I am inserting a picture of the three of us enjoying a McDonald's break, if you can imagine.  We don't have McDonald's in Zimbabwe and neither of the guys had ever been to a McDonald's so we just had to go.  Not fancy but a new experience for them and a little taste of home for me.  We had finished lunch and  here we are all enjoying an apple pie.  Made me think of our grandkids and greats as at home we would sometimes take them to McDonald's.  This time I took the big 'kids'.

The conference was attended by about 180 teachers and others associated with our theological institutes throughout Africa.  Fifty three (53) African countires were represented and it was great to be encouraged and encourage others in what we are doing.

Then, also in February we celebrated Linda's birthday.  Linda is our young lady Maka's mom.  Again we went to a place that reminds us of Canada and gives them a chance to experience something very different than the norm in their lives.  So we went to Kentucky Fried Chicken. We took the birthday cake along with us and the staff at KFC were very gracious and even allowed us to light the candles and sing Happy Birthday.  It was fun to see the excitment of our friends.  Linda had never had a birthday cake before.  Picture inserted here of the frivolity.


It may sound as though all we do is go to fast food places, but that's not really how it is.  Mostly we eat at home and cook for ourselves.  Although when we have missionary friends here or family, etc. we do enjoy some of the fabulous restaurants in this country.  Remember, Zimbabwe used to be a wealthy country and so there are still many upscale restaurants around.  At times we wonder how they stay in business but we appreciate the fact that they do.

Our next adventure will be a trip to Kenya as both Glen and I will be attending a PAOC all Africa retreat the end of this month.  It will be so good to connect with other Canadian Missionaries working in Africa.  Will tell you all about that next blog.

Our niece, Michelle and her husband Rob, are arriving in April to spend a couple of weeks with us. Glen has already booked photo Safaris for us and we are so anticipating the fun we will have together. It is, indeed, such a blessing to us when we have family or friends visiting us from back in Canada.  So the invitation is there...anyone wanting to come????

I was honored to be invited to be guest speaker at an investiture for 30 young prefects at the Cornelius Academy Primary School out at the Village of Hope.  I was asked to speak to them on Leadership.  The service was held in the chapel and it was full to capacity.  I was then presented with a beautiful basket of fruit by two of the young ladies being installed as Prefects.  I am moved by the generosity knowing that this is a great sacrifice for them.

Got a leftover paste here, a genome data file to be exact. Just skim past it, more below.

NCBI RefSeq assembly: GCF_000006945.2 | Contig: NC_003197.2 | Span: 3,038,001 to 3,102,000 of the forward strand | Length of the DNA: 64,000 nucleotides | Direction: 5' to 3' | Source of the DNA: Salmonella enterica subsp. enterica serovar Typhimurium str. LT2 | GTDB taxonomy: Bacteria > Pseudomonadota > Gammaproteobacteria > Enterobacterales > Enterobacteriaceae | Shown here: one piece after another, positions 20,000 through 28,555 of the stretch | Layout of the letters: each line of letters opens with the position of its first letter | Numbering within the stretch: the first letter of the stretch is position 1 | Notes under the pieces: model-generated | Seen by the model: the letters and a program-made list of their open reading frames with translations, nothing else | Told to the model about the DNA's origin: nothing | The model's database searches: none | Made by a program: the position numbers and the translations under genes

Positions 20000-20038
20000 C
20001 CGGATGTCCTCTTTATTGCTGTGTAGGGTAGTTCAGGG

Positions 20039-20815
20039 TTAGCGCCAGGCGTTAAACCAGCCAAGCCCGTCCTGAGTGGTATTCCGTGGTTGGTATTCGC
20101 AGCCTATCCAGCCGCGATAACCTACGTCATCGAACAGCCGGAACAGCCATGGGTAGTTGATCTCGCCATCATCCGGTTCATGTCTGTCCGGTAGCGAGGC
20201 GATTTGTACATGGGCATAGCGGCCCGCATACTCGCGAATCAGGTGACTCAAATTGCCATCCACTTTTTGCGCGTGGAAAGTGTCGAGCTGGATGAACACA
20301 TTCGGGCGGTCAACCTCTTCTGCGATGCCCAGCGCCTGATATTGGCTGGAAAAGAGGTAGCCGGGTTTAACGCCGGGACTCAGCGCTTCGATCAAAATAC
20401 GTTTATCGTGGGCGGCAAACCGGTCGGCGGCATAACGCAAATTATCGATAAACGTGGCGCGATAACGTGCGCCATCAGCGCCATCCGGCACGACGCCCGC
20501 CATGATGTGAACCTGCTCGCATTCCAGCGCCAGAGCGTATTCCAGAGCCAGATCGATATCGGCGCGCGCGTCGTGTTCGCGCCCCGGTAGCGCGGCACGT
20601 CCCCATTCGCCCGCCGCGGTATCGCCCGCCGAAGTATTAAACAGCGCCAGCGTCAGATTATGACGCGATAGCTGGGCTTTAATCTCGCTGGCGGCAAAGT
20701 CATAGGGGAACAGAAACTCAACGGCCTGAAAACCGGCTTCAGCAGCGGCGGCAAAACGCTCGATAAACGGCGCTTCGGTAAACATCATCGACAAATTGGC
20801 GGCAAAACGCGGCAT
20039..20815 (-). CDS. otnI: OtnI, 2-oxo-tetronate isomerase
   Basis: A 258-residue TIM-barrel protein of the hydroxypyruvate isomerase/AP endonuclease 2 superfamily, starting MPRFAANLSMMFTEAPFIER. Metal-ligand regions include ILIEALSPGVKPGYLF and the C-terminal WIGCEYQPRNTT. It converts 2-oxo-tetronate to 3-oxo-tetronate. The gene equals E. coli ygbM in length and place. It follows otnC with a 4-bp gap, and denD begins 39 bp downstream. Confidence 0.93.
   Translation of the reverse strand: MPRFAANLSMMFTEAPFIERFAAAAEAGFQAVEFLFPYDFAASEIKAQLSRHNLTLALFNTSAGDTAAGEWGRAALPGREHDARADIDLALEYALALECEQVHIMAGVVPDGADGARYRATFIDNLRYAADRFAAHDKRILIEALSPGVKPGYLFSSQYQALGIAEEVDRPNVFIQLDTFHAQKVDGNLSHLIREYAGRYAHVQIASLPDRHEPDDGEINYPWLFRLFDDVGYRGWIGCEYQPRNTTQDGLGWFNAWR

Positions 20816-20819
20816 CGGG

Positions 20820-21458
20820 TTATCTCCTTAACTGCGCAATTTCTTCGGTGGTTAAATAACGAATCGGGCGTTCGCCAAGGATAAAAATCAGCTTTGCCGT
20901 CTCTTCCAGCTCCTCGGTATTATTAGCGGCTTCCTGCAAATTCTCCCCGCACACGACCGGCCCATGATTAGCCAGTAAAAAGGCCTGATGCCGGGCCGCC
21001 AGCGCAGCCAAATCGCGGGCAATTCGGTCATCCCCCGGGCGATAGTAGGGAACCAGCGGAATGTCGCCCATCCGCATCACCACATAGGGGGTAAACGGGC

Our college has special chapel services every Friday, following classes, and special guest speakers are invited. Our Dean of Students is trying to make sure all of us have some input into the spiritual lives of our students and so last Friday was my turn to be guest preacher.  I do consider it a privilege to be asked to preach and I do have those opportunities quite frequently at some of the local churches in addition to at our chapel services.

We enjoy opportunities to host our friends at our cottage and Friday evening we had one of my former colleagues and his wife join us for the evening meal and a time of fellowship.  They had a new addition to their family while we were back in Canada and so here is a picture of  little Emanuel with his mom.

We see our young sponsor lady and her mom on the average of about once a week.  Last weekend she appeared on the local television in her role as Queen Holiday.  The year will be busy for her as she fulfills that role.  Already she has taken part in collecting clothing and the like and distributing them to the less fortunate (which includes almost everyone in this country).  That is one of the responsibilities she, Maka, will undertake along with the organization Fearfully and Wonderfully Made, who were the sponsors of the competition through which Maka was crowned queen.

Work continues at Pan Africa Christian College and Glen is so great at doing renovations and fixing things.  I so appreciate him being my support in so many ways.  And to all of you, words are simply not adequate to express how much we appreciate the support we receive, in so many ways, from all of you.  Your prayers are felt all the way across the miles.  Your phone calls, your emails and your support of our college in various ways all mean so much.  You know who you are.  Thank you! Thank you!! Thank you!!!  We are blessed beyond measure.